Bad News from Asia Leads Cryptocurrency Prices to Fall Dramatically

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The price of a unit of bitcoin fell more than 17% on Tuesday to $11,182 - its lowest value since 5 December. This attempt was not successful, but it was still very much under consideration on Tuesday, according to South Korean Finance Minister Kim Dong-yeon. That has added to ongoing worries about a potential crackdown in what is considered the world's third-largest crypto trading market.

China, which first began targeting the industry a year ago, is escalating its clampdown on cryptocurrency trading, particularly online platforms and mobile apps that offer exchange-like services, according to people familiar with the matter.

Back in December, the price of Bitcoin plummeted when South Korea introduced tighter regulations and said it was considering shutting down exchanges.

While the largest digital coin was down 25 per cent at US$10,338 as of 4.37 pm in NY, it was still at the lowest level since late December, according to composite pricing on Bloomberg. The cryptocurrency's market capitalization now stands at around $198 billion, according to Reuters.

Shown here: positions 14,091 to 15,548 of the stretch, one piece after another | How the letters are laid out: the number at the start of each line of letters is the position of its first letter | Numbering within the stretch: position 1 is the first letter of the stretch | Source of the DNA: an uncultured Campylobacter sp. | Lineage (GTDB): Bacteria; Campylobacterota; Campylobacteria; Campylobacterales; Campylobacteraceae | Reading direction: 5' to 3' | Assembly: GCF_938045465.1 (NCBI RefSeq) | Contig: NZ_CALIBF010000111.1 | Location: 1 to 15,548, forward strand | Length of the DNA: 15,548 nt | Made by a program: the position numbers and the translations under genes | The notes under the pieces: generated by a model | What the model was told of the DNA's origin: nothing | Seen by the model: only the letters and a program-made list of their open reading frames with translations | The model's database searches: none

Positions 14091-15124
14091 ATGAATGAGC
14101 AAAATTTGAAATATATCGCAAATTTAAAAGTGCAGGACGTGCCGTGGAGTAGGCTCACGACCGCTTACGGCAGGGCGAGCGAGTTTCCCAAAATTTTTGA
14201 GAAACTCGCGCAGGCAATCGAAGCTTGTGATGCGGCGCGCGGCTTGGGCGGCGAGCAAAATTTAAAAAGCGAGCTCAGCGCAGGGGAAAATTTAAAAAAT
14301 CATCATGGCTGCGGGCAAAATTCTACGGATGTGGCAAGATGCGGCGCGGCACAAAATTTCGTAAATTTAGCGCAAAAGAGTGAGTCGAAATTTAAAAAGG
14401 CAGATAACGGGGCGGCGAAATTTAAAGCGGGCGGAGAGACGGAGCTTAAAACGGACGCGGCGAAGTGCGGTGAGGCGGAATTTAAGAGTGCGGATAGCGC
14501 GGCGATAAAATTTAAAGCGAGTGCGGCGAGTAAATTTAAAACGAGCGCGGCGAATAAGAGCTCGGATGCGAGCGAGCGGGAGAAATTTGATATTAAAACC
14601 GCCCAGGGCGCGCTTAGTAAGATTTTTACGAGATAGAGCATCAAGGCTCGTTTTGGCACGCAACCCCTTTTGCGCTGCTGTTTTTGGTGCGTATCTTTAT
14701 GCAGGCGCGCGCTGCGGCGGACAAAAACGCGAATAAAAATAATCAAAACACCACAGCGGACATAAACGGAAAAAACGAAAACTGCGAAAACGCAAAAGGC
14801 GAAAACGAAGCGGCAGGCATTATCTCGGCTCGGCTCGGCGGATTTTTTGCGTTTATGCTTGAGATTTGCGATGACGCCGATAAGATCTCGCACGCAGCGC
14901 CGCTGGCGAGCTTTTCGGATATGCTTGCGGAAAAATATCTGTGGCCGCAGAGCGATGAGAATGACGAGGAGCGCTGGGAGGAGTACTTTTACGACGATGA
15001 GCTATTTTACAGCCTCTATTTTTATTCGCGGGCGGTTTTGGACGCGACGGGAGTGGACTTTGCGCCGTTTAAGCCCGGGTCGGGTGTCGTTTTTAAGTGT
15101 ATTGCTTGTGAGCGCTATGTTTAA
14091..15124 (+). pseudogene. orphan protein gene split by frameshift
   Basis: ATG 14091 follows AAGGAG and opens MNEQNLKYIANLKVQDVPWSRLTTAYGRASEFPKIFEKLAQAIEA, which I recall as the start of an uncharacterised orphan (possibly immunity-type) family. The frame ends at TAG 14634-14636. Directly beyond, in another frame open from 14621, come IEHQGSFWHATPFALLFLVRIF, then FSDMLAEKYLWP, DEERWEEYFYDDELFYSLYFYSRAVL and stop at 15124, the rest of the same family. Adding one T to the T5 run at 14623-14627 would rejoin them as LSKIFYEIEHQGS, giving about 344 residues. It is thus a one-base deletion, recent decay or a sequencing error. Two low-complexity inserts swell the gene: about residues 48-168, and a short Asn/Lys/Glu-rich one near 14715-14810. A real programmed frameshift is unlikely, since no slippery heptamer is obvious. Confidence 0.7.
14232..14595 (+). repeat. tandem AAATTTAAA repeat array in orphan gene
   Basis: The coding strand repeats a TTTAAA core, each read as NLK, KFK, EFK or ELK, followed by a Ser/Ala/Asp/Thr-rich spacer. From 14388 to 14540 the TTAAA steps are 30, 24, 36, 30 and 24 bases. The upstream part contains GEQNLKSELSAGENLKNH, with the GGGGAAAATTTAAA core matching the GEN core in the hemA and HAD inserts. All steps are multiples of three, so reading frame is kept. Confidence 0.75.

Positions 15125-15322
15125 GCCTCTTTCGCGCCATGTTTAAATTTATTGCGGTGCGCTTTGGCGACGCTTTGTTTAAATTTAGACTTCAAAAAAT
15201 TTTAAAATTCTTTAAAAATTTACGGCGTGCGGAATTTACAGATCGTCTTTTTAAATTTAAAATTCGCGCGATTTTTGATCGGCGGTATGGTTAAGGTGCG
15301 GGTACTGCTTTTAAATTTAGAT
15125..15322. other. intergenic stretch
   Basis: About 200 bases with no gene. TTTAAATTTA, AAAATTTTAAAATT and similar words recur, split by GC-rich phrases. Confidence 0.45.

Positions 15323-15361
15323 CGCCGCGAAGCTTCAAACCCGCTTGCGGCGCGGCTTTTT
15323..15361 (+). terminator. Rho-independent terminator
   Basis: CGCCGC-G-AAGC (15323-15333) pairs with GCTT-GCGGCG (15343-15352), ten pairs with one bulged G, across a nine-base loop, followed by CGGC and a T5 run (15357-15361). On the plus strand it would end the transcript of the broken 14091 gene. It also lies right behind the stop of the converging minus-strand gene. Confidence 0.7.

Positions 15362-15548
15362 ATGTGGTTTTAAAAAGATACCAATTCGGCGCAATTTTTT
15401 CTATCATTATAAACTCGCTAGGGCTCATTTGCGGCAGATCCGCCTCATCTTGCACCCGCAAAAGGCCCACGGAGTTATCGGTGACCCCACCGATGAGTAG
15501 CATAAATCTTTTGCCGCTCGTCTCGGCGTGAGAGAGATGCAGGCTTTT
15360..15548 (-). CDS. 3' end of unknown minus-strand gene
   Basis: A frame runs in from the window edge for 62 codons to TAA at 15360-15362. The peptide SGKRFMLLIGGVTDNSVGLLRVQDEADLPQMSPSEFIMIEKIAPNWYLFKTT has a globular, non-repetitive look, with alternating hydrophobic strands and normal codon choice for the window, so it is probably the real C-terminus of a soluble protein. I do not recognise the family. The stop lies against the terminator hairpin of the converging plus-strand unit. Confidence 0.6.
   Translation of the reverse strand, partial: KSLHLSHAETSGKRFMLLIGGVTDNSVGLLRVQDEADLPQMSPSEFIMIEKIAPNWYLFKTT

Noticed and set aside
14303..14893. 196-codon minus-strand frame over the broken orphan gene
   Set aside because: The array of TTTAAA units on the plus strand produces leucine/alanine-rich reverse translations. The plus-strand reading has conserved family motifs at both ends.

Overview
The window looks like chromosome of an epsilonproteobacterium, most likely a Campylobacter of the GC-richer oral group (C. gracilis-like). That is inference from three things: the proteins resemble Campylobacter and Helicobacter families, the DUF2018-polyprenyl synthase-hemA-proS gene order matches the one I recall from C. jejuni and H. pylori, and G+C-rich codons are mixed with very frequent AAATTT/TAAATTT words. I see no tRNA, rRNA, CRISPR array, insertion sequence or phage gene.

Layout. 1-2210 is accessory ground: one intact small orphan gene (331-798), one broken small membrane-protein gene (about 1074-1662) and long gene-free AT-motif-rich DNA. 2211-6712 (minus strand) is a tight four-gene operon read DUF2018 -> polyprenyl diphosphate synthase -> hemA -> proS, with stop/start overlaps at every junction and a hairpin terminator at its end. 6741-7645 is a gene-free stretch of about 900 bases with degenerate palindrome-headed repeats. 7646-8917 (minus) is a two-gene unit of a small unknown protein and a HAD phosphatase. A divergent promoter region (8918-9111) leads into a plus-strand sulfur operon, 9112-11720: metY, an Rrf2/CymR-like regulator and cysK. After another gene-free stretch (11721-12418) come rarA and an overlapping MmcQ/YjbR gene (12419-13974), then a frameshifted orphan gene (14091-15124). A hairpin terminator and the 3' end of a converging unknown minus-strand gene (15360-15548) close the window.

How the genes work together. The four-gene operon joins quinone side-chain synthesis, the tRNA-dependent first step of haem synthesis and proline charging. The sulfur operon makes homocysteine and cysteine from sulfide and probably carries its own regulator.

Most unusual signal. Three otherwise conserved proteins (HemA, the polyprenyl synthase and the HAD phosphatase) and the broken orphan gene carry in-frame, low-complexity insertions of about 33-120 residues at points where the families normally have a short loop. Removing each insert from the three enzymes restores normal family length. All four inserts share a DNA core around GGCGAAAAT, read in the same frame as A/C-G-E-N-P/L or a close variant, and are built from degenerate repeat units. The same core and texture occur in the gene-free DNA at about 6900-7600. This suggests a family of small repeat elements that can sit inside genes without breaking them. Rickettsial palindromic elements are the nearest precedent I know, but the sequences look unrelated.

Other popular cryptocurrencies ethereum and ripple also posted double-digit losses.

"Bitcoin dived below $12,000 today as it appears the regulatory noose is tightening", said Neil Wilson, senior market analyst at ETX Capital, in a note.

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Following South Korea's decision to ban cryptocurrency trading, China's central bank expressed its plans to block all local and offshore, individuals and businesses that provide centralized cryptocurrency exchange-like services.

However, there is potentially another reason behind the current drop, which is not related to these developments.

A Bloomberg report yesterday suggested that China is preparing to block domestic internet users accessing worldwide bitcoin exchanges.

"Nothing has captured the imagination in this new fintech age quite like cryptocurrencies, specifically Bitcoin", said founder and CEO Nigel Green.

"We should expect a great deal of diversity in the way regulators will deal with cryptocurrency trading". He said: "All government ministries agree on the need for a government response to an overheating in cryptocurrency speculation and for a degree of regulation".

According to averaged exchange data from Coinmarketcap's listings, altcoins reacted considerably more sharply to Bitcoin's dip, major assets declining between 20% and 30% over the same period.

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